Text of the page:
interlude, leads to the final scene, Romeo and Juliet's Grave, an af-
fecting lament. Here the Montague and Capulet theme is reintro-
duced, but changed to reflect the personality changes resulting from
the tragedy. The performance by Serge Koussevitzki and the Boston
Symphony Orchestra of these excerpts is brilliant and moving, and
the recording exceptionally good (Victor DM-1128).
A SIGNIFICANT contribution to violin literature is Prokefiev's
Concerto No. 1 in D Major, Opus 19. The first movement of the
concerto, andantino, is a standard development of a lyrical theme.
The percussive and humorous scherzo second movement, is probably
the best known and certainly the most popular part of the concerto.
Here the orchestration is particularly dexterous, contrasting the
strange effect of muted chroniatic passages in the solo instrument
with the highly rhythmical orchestral background. The last move-
ment, moderato, is very melodic, and ends on a repetition of the
opening theme of the concerto.
Joseph Szigeti, who introduced the concerto in Europe and Amer-
ica, is famous for his superlative understanding and execution of this
work. This performance is available in his recording with Sir Thomas
Beecham and the London Philharmonic Orchestra, who provide a
sensitive accompaniment (Columbia MM-244).
Jazz...
By MALCOLM RAPHAEL
Last week Ann Arbor Jazz enthusiasts had a rare opportunity to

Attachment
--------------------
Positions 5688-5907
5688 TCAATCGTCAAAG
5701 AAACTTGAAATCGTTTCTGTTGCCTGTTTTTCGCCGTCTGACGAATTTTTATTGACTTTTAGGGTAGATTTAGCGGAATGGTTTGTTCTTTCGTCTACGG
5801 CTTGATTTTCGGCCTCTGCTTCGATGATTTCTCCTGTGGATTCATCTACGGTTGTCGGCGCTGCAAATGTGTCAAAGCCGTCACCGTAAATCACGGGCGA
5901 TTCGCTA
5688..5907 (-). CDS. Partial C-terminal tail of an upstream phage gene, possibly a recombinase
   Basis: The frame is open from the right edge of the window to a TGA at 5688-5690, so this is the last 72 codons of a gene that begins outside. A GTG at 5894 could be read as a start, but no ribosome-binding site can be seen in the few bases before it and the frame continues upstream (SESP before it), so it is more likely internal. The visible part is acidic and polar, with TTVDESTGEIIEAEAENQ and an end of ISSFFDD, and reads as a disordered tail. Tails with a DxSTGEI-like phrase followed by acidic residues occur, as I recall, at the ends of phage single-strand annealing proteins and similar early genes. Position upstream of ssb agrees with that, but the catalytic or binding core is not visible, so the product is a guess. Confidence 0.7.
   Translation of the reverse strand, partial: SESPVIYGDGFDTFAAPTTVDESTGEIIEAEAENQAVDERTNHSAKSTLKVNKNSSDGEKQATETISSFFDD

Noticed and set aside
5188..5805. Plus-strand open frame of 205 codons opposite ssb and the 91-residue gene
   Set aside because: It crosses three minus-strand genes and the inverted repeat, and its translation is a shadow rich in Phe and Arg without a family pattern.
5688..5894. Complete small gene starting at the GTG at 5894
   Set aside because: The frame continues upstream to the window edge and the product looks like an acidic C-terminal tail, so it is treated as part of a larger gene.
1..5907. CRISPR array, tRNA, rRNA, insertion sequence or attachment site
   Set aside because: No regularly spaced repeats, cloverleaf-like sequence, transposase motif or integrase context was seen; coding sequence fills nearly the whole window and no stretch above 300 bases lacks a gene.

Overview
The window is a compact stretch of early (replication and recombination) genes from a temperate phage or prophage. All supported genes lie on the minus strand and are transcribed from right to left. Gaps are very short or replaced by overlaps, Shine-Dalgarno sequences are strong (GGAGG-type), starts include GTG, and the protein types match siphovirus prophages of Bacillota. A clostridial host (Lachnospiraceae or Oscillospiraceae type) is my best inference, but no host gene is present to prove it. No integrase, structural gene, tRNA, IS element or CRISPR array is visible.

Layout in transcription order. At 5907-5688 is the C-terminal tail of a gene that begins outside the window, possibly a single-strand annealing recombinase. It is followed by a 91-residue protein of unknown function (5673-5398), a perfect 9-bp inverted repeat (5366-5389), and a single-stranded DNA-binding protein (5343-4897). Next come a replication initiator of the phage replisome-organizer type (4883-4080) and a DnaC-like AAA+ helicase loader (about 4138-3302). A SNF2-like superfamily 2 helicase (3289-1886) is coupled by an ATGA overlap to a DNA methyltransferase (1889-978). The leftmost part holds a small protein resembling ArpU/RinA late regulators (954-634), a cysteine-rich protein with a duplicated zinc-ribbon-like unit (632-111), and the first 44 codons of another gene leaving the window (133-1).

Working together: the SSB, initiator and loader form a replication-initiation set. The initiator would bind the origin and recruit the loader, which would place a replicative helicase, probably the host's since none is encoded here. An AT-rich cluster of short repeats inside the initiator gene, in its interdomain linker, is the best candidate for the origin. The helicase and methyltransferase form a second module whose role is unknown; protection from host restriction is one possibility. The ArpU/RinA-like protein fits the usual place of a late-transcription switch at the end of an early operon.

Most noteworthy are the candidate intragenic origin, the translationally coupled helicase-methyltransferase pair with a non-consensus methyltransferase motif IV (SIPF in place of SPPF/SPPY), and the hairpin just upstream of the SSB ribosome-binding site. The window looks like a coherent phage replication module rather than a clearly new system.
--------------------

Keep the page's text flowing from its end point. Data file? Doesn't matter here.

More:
compare first hand the nation's two most dynamic and progressive
dance bands. Woody Herman and Stan Kenton appear to be maintain-
ing and supplementing the tradition of creativeness and integrity in
bi -band jazz originally laid down by such leaders as Count Basie,
Duke Ellington, and Benny Goodman. Like Basie and Ellington, Ken-
ton and Herman have enjoyed almost universal popularity-and fi-
nancial success. And like their predecessors they have seldom allowed
the smothering effects of fame and fortune inhibit their attempts to
develop and expand the jazz form. Both Herman and Kenton employ
young enthusiastic musicians. Their arrangers are inventive and
well-trained. Each band has a distinctive and unmistakable sound.

Conference To
Discus's ifor
The University will play host to
500 accountants today as it en-
tertains the 23rd annual Michigan
Accounting Conference.
The Business Administration
school and the Michigan Associa-
tion of Certified P'ublic Account-
ants are co-sponsoring the day's
sessions. which will spotlight a
discussion of labor's concern with
financial information.
Otis Brubaker, director of re-
search, United Steel Workers of
America, willspak at the morn-
ing session on Lahri Interest
in Financial Information." The